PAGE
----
When Nato Secretary-General Anders Fogh Rasmussen spoke on Monday at the conference in Sälen organized by think tank Society and Defence (Folk och försvar), the hearts of many in the audience were aflutter.
There are many who yearn for Swedish Nato membership. This desire stems to some extent from realpolitik considerations based on the assumption that Sweden’s security would be enhanced if we became members of Nato.
But there is also a great deal of symbolism and identity tied up in the question of Nato membership. By not being a member of Nato, Sweden signals that we do not want to be a full part of the US-led security community.
There is a high probability that supporters of Nato membership in Sweden will be forced to live with their desires being unfulfilled.
Resistance to Nato membership in Swedish opinion is solid and very stable. The proportion of people who do not want Sweden to join Nato is two to three times greater than the proportion of people who want Sweden to become a member of the defence alliance.
According to the most recent survey conducted by the SOM Institute at Gothenburg University, only 19 percent of respondents felt that Sweden should apply for Nato membership.
By comparison, 44 percent of respondents said that Sweden should not join Nato.
Comparable studies by the Sifo opinion research firm and the Swedish Civil Contingencies Agency (MSB) show similar response patterns. No political party today seriously pushes the issue of Swedish Nato membership.
So why is Swedish people’s opposition to Nato so massive?
It’s not the result of indifference or a desire for isolationism. On the contrary, Nato opponents are as much in favour as Nato supporters are of Sweden’s international engagement and security cooperation with other countries.
The difference is that Nato opponents want that cooperation to be carried out on a voluntary basis, outside the binding obligations of the Nato treaty.
There are three main explanations for Swedes’ resistance to Nato.
The first explanation is based on Sweden’s historical experience. Sweden is unique in Europe in that we have not been in a real war in 200 years. This long period of peace has for many come to be associated with Sweden’s freedom from military alliances and the neutrality policy that characterized Swedish security policy, especially during the 1900s.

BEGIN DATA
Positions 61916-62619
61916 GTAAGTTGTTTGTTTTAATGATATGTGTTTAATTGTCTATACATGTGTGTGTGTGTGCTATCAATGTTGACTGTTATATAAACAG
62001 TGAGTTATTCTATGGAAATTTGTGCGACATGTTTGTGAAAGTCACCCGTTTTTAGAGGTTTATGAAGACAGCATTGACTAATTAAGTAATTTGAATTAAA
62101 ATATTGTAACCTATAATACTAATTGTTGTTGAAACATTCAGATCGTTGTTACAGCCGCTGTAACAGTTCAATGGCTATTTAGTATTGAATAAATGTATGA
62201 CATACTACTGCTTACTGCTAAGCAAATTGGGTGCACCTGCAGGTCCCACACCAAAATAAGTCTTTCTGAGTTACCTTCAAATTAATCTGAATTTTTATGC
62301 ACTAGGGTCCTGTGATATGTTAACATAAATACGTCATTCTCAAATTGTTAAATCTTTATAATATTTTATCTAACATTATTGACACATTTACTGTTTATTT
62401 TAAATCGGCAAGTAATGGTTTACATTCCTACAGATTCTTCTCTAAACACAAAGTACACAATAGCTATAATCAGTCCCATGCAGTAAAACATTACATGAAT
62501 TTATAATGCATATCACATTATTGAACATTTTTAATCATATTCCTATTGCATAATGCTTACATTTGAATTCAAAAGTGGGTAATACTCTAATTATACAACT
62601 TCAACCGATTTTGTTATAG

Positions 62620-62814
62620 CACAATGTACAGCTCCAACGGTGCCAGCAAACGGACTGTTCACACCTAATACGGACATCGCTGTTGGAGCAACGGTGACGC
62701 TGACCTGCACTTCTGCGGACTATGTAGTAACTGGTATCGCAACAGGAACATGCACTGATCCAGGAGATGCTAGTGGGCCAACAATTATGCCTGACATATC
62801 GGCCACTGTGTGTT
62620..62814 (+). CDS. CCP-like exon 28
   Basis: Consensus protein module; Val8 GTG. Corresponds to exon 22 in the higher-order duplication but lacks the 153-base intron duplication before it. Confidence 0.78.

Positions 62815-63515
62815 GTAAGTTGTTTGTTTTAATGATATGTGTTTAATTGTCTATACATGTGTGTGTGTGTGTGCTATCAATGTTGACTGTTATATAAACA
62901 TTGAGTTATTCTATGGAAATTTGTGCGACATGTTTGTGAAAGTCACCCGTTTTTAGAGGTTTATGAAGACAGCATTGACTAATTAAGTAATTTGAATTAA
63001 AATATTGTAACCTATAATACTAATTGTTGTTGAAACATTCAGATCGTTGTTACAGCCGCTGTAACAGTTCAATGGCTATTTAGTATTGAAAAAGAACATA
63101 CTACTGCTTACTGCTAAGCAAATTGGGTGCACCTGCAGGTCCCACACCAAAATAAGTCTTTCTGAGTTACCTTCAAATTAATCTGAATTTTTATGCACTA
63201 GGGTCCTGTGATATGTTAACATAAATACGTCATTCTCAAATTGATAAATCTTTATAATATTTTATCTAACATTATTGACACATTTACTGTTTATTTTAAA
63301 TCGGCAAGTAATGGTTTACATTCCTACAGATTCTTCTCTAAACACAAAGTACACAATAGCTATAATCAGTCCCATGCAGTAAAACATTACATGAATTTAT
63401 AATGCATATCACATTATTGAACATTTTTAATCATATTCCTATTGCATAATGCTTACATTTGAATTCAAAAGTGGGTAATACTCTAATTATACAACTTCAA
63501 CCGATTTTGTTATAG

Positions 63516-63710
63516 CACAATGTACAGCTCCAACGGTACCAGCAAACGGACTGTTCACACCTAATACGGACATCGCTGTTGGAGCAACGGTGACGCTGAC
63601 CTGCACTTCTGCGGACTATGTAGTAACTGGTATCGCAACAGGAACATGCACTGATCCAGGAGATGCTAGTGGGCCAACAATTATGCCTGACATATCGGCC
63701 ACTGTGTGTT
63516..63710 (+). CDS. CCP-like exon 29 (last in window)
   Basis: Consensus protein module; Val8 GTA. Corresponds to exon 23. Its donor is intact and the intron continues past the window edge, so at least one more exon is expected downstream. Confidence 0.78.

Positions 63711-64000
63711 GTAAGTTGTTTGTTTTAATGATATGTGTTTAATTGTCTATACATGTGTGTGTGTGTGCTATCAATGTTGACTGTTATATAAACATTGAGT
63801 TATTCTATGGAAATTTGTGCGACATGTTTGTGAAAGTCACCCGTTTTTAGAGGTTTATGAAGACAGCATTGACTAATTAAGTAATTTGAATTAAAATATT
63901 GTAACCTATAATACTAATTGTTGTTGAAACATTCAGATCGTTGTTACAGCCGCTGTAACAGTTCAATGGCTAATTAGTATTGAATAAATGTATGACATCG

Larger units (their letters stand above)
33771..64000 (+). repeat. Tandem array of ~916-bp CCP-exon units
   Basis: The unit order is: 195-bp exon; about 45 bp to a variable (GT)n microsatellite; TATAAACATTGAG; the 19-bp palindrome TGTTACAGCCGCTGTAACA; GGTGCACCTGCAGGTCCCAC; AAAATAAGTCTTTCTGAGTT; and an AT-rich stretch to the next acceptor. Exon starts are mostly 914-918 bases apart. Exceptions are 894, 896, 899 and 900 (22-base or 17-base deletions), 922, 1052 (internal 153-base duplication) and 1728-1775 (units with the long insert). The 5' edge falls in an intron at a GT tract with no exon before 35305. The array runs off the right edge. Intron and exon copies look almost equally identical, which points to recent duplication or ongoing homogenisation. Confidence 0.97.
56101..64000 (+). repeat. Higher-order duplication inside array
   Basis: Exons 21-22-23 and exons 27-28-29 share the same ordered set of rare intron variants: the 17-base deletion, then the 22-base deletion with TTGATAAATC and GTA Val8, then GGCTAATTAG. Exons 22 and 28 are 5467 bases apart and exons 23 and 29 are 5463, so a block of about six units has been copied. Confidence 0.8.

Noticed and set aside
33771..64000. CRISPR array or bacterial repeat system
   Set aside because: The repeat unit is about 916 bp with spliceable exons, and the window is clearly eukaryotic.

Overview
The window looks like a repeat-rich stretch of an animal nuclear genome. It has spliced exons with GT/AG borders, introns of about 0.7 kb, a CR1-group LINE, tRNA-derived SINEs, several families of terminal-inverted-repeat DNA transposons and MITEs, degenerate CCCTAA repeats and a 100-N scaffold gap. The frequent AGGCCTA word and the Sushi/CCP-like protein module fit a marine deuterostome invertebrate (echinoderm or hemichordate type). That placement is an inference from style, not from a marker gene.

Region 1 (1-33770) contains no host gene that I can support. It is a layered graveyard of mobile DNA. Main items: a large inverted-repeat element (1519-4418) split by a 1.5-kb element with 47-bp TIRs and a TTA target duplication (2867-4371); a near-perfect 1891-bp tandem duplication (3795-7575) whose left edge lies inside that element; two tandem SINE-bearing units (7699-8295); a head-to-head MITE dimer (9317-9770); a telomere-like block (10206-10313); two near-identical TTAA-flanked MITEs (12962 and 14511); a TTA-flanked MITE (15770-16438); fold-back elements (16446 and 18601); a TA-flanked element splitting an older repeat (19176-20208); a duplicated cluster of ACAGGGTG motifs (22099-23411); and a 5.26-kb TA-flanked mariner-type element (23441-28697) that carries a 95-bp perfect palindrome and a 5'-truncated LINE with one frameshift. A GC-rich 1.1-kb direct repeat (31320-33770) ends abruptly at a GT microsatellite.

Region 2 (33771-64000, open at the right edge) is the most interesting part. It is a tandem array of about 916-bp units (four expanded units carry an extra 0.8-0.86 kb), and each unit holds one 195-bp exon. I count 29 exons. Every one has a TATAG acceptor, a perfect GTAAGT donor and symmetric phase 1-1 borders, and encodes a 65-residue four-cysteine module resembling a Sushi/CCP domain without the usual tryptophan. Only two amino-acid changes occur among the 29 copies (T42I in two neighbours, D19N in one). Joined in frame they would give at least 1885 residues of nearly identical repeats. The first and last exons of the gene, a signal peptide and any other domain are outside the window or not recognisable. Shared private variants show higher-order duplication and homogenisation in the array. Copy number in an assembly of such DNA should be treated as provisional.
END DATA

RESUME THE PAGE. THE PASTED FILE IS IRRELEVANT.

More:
Neutrality and non-alignment have become part of the Swedish self-image and a valued expression of the country’s independence and autonomy. These types of national self-images tend to stick and are difficult to change.
The second explanation is that Nato opponents don’t believe Nato membership will increase Sweden’s security.
Rather, the majority of Nato opponents believe membership in the military alliance would increase the risk that Sweden would be dragged unwillingly into military conflicts. Nato is an organization associated with war and acts of war, not with peace and security-building measures.
The third explanation is that Sweden, as a member, would become part of Nato’s nuclear weapons doctrine.
Opposition to nuclear weapons has long been fierce in Sweden, and Sweden has also had a strong profile in international disarmament negotiations.
Nato has no nuclear weapons missions planned for the foreseeable future, but the Swedish people do not want to get involved in the handling of nuclear weapons. Nor do they want be associated with a nuclear weapons doctrine, regardless of whether or not weapons are presently ready for use.
Swedish public opinion about Nato will not change by itself.
If Nato supporters want to see a change, they must work to get political parties to actively push the issue with electorate.
So far, the ruling Moderate Party hasn’t deemed the issue important enough to warrant taking such a step.
Ulf Bjereld is a professor in political science at Gothenburg University.
This article was originally published in Swedish on the Newsmill opinion website. English translation by The Local.